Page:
A bank holiday is the time when the vast majority of the country is feeling sorry for itself.

keithhiggins

Maybe Mayo don’t have too many miles on the clock

BY SHANE STAPLETON

 

 

A bank holiday is the time when the vast majority of the country is feeling sorry for itself. Broken and brow-beaten from the excesses of a long weekend, the Monday is for flaking out and eating ice cream.

This August bank holiday weekend, a creaking Mayo finally reawakened when few said they could. Roscommon were certainly off the pace but it takes excellence to turn a drawn game one week earlier into a 22-point win the next. It requires a complete shift; or, in Mayo’s case, a reversion to what they are.

 

They are a brute when they’re in this mood. Though Stephen Rochford would have been cursing his luck, the fact that Lee Keegan missed out through a foot infection — which is now okay — is a blessing in disguise.

 

It forced erstwhile inert stars to realise they could not just wait for the Footballer of the Year to deliver once more. Who could have foreseen the response? Thirteen scorers from play, the return of the vim and vigour that had been so markedly absent, and an end to talk of tiredness.

 

During the huge win itself, your columnist tweeted: “Where are all the folk talking about Mayo ‘miles on the clock’ today? No matter what happens next, they've shown great energy today.” It was a bugbear doubled down on by former Irish international Kevin Kilbane, a big Mayo man who said: “Nothing better than games in the legs.” With 537 league and 110 Ireland games behind him, he’d know.

 

oshea

Keith Higgins was let off the leash and produced the most Keith Higginsish performance we’ve seen in some seasons. Rather than playing with defenders such as Ger Cafferkey whose instinct is to defend, Rochford put out a back-line who want to push on. They did, and each one of the starting defenders had a shot from open play.

 

Mayo looked deadened in the drawn game with Roscommon but, in the replay, they unleashed 44 shots (versus 24), and stopped the opposition even having a single effort inside the opening 16 minutes.

 

There’s still fire in Colm Boyle, and what summed up the fire in Aidan O’Shea was how involved he was in the physical changes: inside 27 minutes, he won four frees and gave away two.

 

The by-products of a great team performance are many. Number one, the bounce in training this week will be huge, particularly as so many players have seen game-time amid their 530-plus minutes of championship action (Kerry have played 210). Eamonn Fitzmaurice knows he has far more than just Keegan to worry about now.

 

In the past couple of seasons, Mayo have tended to sink or rise to the level presented by their opposition. Imagine being taken to extra time by a Derry team now relegated to Division 3, or a Cork outfit that was pulverised in the Munster final. It’s a trick. This same group has ousted the All-Ireland champions in 2011 (Cork), 2012 (Dublin), and 2013 (Donegal) under James Horan. They drew with the eventual champions Kerry (2014) and Dublin (2015, 2016) in the seasons since. The Kingdom, beware.

 

In a season where they have looked less impressive than any since Horan took over in late 2010, perhaps this is the year they get some luck and make good on it. We all remember Limerick in 2014, the All-Ireland semi-final replay where Cormac Reilly did them no favours, when Cillian O’Connor and Aidan O’Shea clashed heads to their cost, and when Shane Enright should’ve been sent off for yellow and black cards.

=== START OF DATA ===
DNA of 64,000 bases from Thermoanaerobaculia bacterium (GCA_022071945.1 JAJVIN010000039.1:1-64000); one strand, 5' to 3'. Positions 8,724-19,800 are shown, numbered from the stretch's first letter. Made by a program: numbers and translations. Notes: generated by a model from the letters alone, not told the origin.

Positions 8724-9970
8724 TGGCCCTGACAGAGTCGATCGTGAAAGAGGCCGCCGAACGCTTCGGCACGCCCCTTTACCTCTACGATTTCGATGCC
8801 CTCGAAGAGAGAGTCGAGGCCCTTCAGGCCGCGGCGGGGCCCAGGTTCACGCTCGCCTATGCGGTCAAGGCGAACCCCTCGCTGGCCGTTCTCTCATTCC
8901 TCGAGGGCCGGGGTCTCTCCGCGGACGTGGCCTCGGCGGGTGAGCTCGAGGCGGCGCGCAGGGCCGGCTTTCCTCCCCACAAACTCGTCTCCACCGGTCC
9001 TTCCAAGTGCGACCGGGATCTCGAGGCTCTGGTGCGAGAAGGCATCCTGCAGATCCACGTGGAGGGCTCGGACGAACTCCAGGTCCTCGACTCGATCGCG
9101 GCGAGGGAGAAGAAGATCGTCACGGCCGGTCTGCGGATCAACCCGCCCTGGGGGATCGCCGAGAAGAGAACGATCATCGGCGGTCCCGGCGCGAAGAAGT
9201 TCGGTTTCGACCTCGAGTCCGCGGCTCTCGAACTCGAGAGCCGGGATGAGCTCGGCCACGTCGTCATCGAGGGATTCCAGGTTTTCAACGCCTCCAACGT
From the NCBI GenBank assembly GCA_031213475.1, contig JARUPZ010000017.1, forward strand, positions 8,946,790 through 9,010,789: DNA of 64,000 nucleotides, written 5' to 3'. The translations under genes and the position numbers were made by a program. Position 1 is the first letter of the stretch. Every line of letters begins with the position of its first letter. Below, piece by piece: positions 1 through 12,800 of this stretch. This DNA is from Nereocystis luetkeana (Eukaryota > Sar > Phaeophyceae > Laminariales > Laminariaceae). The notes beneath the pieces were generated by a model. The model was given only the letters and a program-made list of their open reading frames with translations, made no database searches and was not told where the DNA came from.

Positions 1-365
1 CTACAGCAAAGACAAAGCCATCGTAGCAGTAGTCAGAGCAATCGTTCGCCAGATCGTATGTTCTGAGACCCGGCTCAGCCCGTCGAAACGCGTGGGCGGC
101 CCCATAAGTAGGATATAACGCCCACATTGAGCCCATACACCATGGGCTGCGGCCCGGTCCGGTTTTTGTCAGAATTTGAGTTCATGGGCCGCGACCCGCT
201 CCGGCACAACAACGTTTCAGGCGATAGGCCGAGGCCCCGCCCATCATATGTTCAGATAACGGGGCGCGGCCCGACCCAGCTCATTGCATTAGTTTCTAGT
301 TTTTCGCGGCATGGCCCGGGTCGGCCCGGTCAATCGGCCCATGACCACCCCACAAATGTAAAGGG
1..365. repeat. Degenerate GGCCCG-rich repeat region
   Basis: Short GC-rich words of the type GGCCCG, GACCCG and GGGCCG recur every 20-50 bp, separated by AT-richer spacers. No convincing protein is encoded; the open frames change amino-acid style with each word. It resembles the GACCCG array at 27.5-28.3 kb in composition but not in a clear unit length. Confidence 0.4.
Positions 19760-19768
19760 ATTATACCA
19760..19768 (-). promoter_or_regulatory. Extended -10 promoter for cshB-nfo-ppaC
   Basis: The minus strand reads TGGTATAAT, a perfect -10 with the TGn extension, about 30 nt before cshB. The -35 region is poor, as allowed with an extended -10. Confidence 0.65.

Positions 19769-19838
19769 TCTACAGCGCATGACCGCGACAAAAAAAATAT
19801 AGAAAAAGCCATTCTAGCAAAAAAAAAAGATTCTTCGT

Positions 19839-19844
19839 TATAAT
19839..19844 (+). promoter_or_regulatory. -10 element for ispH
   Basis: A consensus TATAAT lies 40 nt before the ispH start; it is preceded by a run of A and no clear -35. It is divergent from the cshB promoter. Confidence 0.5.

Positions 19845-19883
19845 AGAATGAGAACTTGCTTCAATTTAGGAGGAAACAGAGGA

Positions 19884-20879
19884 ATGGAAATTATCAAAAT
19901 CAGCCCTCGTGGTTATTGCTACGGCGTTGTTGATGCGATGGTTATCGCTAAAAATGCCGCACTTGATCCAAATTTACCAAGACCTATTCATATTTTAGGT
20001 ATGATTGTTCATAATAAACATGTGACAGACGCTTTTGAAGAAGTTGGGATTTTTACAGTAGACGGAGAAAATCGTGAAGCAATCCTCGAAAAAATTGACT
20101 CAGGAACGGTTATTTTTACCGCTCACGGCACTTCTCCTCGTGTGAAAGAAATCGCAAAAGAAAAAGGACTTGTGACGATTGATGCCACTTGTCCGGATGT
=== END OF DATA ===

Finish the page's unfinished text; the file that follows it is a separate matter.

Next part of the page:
We remember Maurice Deegan wrongly black-carding Keegan at the end of the first half during the All-Ireland final replay of 2016. A man who was not only holding Diarmuid Connolly, but driving Mayo on and on and on. One retired referee, who wishes to remain anonymous, is adamant that Deegan got it wrong as the Dub was not pulled all the way to the ground by the Westport man.

 

Mayo are flawed, no doubt about it. Kieran Donaghy has sundered them on the edge of the square before, and no clear solution has been found in the meantime. Fitzmaurice will go after it, with Paul Geaney and James O’Donoghue providing perhaps even greater threats.

 

Mayo wouldn’t have gotten as close as they have if they didn’t have the quality. A last-second free cost them parity in the 2016 replay, but the combined effort of their players was good enough to get them into that position for a second time against the almighty Dubs. Surely they can’t simply be labelled ’not good enough’ over an errant free, one taken under the greatest pressure by a single man?

 

A final point to those who still feel Mayo’s best chance has come and gone. If you were to take the team that hammered Roscommon and drop Keegan back into the team in place of Chris Barrett (for example), the average age of the outfield players who willstart against Kerry is just 25.07 years of age. Still think they’re past it?

 

 

1220x95-gaa-site-banner
You are signed in as:null
Please Edit
1 comment
Don't see the point of these lets hype up Mayo articles, No much needs to be said, Roscommon didn't turn up for this replay when they turned up they drew with Mayo.

Miles isn't measure by age and why would Barrett be taken out of the Mayo team when he has been probably Mayo best defender this year? The Mayo team that "arrived" in 2011 was built around the 2006 to 09 four in a row U21 winning teams once those players are finished Mayo will be left with big voids to fill. Only one U21 Connacht final appearance in the last 8 years is one very worrying stat.
<< BACK TO BLOGS